13 Tips for Enjoying Dog-Friendly Restaurants

We love to dine out with our dogs whenever possible so we’re always on the lookout for dog-friendly restaurants to add to our day trip list. It’s not always possible to take them but a growing number of restaurants are accepting of dogs on their patios and al fresco dining options. Living in Texas, we’re fortunate that our winters are usually mild enough to enjoy at least lunch on the patio (although summer lunches can be quite toasty so we often opt for breakfasts with the dogs during those months!)

(And for those of you wondering if you can take your dog inside a dog-friendly restaurant, the answer is almost always no. In general, U.S. restaurants do not permit pets indoors at restaurants, with the exception of service animals.)

Here are our tips for enjoying a dog-friendly restaurant with your dog:

Eat early or late.

Whether you pick the early bird special or you wait until the rush hour is done, select a time when the restaurant isn’t completely packed.

Make sure your dog is walked before you dine.

If possible, schedule a nice walk and potty break before visiting the restaurant. If your dog is hungry, feed your dog before going in the restaurant, allowing a half hour after the meal for a predictable potty time.

Look for restaurants with some elbow room.

We don’t like to be crowded and neither do our dogs. If you have large dogs, this is extra important. We also like restaurants with very easy to access patio areas (with more than one entrance, if possible). Dog-friendly patio restaurants have to accessible without walking through the restaurant itself.


Look for a corner table.

If you predict that the restaurant will get busy, ask for a corner table or one near the back. You won’t have to worry about one of the dogs being in the way as people tried to walk through the patio restaurant.



Bring your own water dish.

We travel with both silicone water dishes (I purchased silicone cake pans at the thrift store and they work great both in the car and on location) and pop up bowls like this one.

Keep your dog on a short leash.

Unless it’s very warm, our dogs remain in the same dog harness they wear in the car, on a leash attached to me.

Bring a chew and/or treats.

Our dogs love a long-lasting bully stick or esophagus chew when we’re at restaurants–but some city ordinances prohibit feeding dogs on dog-friendly patios (this is rare). Even if it’s fine, be discreet and leave the smellier chews at home. Also, bring small training treats to redirect your dog’s attention if he should become too interest in fellow diners, other doggie diners, or all that food the waitstaff keeps walking by with!

Don’t tether your dog to the table.

This is a recipe for disaster of slapstick proportions. If you have a waist leash, this is a great time to use it to keep your dogs nearby. I have a small coupler that I use to attach the dogs’ leashes to my chair (again, not the table!); it doesn’t provide them any extra room to wander to adjacent tables or the aisle but it keeps my hands free for what we’re here for: dining!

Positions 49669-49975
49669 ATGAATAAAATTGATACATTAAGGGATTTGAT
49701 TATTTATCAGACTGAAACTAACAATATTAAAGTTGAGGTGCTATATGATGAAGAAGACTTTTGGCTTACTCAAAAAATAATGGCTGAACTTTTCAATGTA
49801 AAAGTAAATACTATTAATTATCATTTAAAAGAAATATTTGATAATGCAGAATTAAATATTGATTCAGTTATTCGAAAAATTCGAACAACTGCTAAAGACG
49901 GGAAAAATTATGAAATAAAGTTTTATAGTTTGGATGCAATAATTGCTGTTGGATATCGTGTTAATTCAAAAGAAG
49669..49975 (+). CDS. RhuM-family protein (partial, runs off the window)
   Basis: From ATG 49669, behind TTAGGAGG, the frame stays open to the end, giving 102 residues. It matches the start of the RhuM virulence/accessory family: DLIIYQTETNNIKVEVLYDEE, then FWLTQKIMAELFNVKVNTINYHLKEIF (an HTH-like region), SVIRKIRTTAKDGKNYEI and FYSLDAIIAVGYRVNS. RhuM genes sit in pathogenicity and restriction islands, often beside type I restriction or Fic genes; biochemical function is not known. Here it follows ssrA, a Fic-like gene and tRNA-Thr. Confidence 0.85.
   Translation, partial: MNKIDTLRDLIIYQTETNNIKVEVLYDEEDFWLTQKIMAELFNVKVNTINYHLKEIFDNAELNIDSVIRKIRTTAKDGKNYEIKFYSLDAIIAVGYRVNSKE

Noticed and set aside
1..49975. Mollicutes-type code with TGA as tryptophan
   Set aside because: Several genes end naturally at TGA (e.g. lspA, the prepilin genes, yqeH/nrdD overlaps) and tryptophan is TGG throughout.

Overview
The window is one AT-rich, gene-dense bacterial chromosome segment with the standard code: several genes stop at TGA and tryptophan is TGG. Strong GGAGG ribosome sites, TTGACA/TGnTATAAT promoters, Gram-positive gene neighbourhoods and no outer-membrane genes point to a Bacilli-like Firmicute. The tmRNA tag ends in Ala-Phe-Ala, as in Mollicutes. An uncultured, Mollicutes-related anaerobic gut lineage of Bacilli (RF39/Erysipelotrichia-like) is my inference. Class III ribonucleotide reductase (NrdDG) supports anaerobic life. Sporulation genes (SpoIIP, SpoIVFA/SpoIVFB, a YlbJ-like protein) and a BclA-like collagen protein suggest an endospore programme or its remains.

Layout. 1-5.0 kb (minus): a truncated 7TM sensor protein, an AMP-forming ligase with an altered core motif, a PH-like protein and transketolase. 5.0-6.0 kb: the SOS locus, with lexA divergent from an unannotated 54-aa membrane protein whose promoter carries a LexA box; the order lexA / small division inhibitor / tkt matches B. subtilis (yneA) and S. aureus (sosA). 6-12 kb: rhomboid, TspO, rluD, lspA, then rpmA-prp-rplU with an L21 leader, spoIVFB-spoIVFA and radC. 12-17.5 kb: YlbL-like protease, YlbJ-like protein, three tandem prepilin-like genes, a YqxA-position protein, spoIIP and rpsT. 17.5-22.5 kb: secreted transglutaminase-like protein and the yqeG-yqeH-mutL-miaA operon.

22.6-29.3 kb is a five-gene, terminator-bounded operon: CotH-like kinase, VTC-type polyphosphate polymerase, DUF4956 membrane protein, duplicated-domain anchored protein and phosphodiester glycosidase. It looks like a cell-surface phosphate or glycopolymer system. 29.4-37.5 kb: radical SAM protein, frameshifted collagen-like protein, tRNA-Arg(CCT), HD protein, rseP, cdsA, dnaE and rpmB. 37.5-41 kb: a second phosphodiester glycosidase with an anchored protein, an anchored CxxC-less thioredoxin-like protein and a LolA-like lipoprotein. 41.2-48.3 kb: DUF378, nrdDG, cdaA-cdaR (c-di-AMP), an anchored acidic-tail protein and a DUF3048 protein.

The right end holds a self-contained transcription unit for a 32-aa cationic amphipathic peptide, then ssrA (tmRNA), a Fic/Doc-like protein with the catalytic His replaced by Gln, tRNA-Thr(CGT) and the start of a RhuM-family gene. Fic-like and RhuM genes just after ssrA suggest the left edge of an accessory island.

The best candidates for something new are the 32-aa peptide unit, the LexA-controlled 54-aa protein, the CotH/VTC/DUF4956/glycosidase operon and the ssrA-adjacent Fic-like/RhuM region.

Don’t feed or water your dog from restaurant plates.

We always carry a popup silicone bowl, attached to my dog walking bag, but many restaurants will be happy to bring out a bowl or carry-out container for your dog’s water.

Don’t permit your dog to sit in the restaurant chairs or on the table.

Yep, we’ve all seen the small dog sitting in the restaurant chair, often with his front feet on the table. Don’t be that person. All it takes is one complaint for a restaurant to reconsider its dog-friendly policy.

Bring a mat for your dog.

If the weather’s cold, bring a mat or blanket for your dog to enjoy; if it’s hot, a cooling mat can be a great relief. (Thanks, Something Wagging This Way Comes, for this great tip!)

Watch for discarded food beneath the table.

Let’s face it: even in the neatest establishments, discarded food from previous diners winds up beneath tables. When you sit down, make sure there are no tossed chicken bones or onion rings for Fido to find.

Don’t expect everyone to love your dog as much as you do.

Of course, we find our dogs immeasurably adorable but we know that not everyone shares our feelings. We try to keep the dogs as unobtrusive as possible before, during, and after the meal.


We love it when we receive good feedback from fellow diners and especially restaurant management. After a recent meal in Fredericksburg, Texas, the manager came over to us after the meal and asked to meet the dogs, saying they were “great dogs and so well behaved,” a sweeter end to our meal than the scrumptious dessert we’d just enjoyed!

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Updated and revised. Portions of this post were first published in 2014.

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